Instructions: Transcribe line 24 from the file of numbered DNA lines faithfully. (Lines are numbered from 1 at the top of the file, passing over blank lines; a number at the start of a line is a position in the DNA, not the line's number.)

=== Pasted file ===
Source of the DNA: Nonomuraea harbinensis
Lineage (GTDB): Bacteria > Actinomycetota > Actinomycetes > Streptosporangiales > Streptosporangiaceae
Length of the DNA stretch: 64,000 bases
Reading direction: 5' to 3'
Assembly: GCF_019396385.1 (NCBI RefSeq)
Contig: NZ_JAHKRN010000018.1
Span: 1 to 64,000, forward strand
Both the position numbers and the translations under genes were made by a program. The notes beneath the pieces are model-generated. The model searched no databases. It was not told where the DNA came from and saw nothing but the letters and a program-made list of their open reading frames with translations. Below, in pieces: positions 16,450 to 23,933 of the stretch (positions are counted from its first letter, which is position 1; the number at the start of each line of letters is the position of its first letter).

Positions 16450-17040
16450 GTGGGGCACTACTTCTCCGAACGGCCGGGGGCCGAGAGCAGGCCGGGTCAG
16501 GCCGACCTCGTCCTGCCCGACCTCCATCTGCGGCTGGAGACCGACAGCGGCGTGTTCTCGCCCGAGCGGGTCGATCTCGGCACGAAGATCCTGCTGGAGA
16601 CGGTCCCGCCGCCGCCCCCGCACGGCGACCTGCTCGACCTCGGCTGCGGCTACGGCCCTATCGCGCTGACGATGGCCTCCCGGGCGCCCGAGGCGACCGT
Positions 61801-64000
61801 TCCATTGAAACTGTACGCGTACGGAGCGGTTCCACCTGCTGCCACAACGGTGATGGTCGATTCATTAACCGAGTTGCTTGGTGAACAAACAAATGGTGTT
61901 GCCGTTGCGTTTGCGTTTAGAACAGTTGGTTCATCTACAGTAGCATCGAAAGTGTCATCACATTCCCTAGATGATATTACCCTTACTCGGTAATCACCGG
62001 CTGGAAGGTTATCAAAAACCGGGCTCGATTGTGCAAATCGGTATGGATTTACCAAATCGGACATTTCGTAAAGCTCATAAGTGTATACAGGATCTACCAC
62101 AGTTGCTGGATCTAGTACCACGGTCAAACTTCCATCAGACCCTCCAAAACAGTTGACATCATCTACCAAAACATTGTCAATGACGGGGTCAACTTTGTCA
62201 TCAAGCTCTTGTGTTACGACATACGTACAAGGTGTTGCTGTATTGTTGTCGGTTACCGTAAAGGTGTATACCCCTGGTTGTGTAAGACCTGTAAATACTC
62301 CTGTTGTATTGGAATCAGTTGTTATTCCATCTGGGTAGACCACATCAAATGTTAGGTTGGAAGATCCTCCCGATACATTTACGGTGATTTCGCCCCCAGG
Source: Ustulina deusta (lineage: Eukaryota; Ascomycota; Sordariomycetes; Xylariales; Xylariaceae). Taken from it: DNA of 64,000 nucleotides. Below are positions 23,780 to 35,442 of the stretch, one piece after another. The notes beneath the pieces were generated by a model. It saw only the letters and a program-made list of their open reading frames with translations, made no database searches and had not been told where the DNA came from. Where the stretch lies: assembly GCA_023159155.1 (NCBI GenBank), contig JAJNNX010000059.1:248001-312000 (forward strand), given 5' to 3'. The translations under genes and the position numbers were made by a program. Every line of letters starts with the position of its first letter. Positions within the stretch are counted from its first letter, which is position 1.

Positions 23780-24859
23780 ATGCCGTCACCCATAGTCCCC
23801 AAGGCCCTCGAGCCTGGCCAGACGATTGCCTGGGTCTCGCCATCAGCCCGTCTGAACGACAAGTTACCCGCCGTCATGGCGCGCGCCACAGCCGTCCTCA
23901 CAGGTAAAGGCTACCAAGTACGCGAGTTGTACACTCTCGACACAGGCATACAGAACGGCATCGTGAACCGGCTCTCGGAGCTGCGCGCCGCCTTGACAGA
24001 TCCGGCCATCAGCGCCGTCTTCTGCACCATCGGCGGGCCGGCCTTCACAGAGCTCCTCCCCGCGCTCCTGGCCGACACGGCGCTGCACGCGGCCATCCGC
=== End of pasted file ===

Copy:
23901 CAGGTAAAGGCTACCAAGTACGCGAGTTGTACACTCTCGACACAGGCATACAGAACGGCATCGTGAACCGGCTCTCGGAGCTGCGCGCCGCCTTGACAGA